The third bishop of Haiti’s Jérémie Diocese must be the only Catholic bishop in the world whose cathedral roof has collapsed twice in earthquakes and was ripped off once by a Category 4 hurricane.

“We are alive,” Bishop Joseph Gontrand Decoste told the Jérémie radio station JCOM in an April 14 video interview. “Depi tet ou pa koupe gen espwa mete chapo,” the 64 year old bishop said with a smile, peppering the interview with Creole proverbs. “As long as your head’s still on your shoulders, you can hope to put a hat on it.”

Many locals will be preparing their finest hats for the mid-April diocesan golden jubilee, which also honors Bishop Carl-Édouard Peters, the first bishop, whose heart failed in 1975 as he cheered on Jeremie’s winning soccer team.

The St. Louis Cathedral, whose roof collapsed for a third time in the August 2021 earthquake, has been temporarily patched up for the occasion.

“We cannot fail to celebrate,” said Decoste, as he waits for a recommendation by engineers engaged by PROCHE, Partnership for the Reconstruction of the Church in Haiti.

The 1901 cathedral, considered a national heritage, has always been an emblem of the remote coastal outpost of Jérémie. At one time the city was connected to the rest of the country only by boat or a rocky, mountainous winding dirt track prone to flooding. A new road connecting Jérémie to Les Cayes, 60 miles to the southeast, was completed in 2015, firing up the local economy.

Today, the region cut off from capital city, Port-au-Prince, by armed gangs who control Martissant, a poor suburb on the only road leading to Haiti’s southwestern peninsula. Robberies and kidnappings for ransom have restricted passage to those who can afford to take small airplanes. Goods from the capital are restricted to expensive boat transport.

“We need an end to armed gangs stopping small farmers from selling their produce in the capital,” the bishop said.

“Politicians need to assume their responsibilities and stop criminals circulating with impunity, by showing a presence, providing security and protection for lives and goods so we can move around the country at liberty.”

The bishop’s 13 years in the diocese have not been easy ones. Five months after his consecration, the January 2010 earthquake all but destroyed the Jérémie cathedral. In 2016, Hurricane Matthew slammed into Haiti’s southern peninsula, again destroying St. Louis Cathedral. Last August, the cathedral roof collapsed for a third time.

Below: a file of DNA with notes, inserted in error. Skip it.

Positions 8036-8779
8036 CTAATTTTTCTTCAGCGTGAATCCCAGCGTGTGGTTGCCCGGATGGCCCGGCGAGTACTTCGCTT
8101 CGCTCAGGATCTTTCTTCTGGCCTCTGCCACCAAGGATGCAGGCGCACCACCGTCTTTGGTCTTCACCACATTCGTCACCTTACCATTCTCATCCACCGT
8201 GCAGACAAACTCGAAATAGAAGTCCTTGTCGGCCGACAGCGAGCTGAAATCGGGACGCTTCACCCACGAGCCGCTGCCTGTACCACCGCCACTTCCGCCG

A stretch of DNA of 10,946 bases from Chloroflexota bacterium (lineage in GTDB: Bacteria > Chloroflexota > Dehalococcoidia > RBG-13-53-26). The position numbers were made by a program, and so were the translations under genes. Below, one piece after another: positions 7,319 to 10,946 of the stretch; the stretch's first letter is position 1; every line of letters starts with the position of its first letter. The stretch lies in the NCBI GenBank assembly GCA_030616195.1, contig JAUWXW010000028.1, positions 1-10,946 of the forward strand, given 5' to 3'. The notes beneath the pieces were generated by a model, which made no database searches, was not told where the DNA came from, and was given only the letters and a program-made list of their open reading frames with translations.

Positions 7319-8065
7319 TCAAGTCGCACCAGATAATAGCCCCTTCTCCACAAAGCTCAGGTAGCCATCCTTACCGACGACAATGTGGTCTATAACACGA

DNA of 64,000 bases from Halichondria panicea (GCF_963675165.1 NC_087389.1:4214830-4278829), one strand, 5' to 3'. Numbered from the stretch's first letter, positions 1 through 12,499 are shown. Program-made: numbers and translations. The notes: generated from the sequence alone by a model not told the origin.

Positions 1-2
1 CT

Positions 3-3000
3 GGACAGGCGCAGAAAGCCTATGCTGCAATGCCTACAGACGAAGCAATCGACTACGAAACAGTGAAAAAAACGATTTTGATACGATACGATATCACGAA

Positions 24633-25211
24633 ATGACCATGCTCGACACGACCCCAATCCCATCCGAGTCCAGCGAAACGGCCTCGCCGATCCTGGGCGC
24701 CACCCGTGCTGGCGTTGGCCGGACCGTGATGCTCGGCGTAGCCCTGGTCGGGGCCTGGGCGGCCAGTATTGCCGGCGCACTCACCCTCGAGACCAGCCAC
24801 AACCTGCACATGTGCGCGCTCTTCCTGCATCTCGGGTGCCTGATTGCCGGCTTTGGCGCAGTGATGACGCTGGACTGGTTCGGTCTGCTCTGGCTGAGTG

The government has been largely absent from the diocese, and social problems engendered by poverty and vulnerability of the population to natural disasters are being off loaded on the church, the bishop said.

Each of the diocese’s 57 parishes has a school attached to it, and the diocese also runs 20 basic health centers.

“If there was a political commitment to social organization and tackling poverty, the church would not have poor people knocking on its doors every morning,” Decoste said.

Yet there is potential here. The Grand’Anse department is the most forested in the country; lush green vegetation contrasts with the barren landscape of Port-au-Prince. The bishop spoke of a recent visit to a rural section of the diocese.

“The land is fertile, there are cabbages, leeks, carrots, all kinds of vegetables. But the state needs to provide agronomists to help people work the land and produce. As it is, fruit trees are wasted,” he said in the JCOM interview.

Decoste has a deep respect for trees, which he calls “sacred.”

“Human life is linked to trees. Without them, there is drought, which brings death.”

He also sees hope in young adults who tire of living a precarious life in Port-au-Prince. Three months after the 2010 earthquake, a group of 10 young professionals returned to the area from the capital, traumatized by the quake and its aftershocks.

“What can the church offer us?” they asked.

“That question haunted me,” the bishop said. It also inspired a project to build a campus of the Notre Dame University of Haiti in Jérémie in partnership with the Marist brothers. The first brick was laid in February. The plan is to build up the university over 10 years and staff it with priests who have studied in a broad range of disciplines in other countries.

While that campus may be a distant dream, today, many of the diocese’s 106 priests often walk several hours to reach remote communities where there are no roads.

“They find a way of reaching those who need them.” It is a way of showing people they have value, the bishop said, reiterating: “Where the state is absent, the church is present.”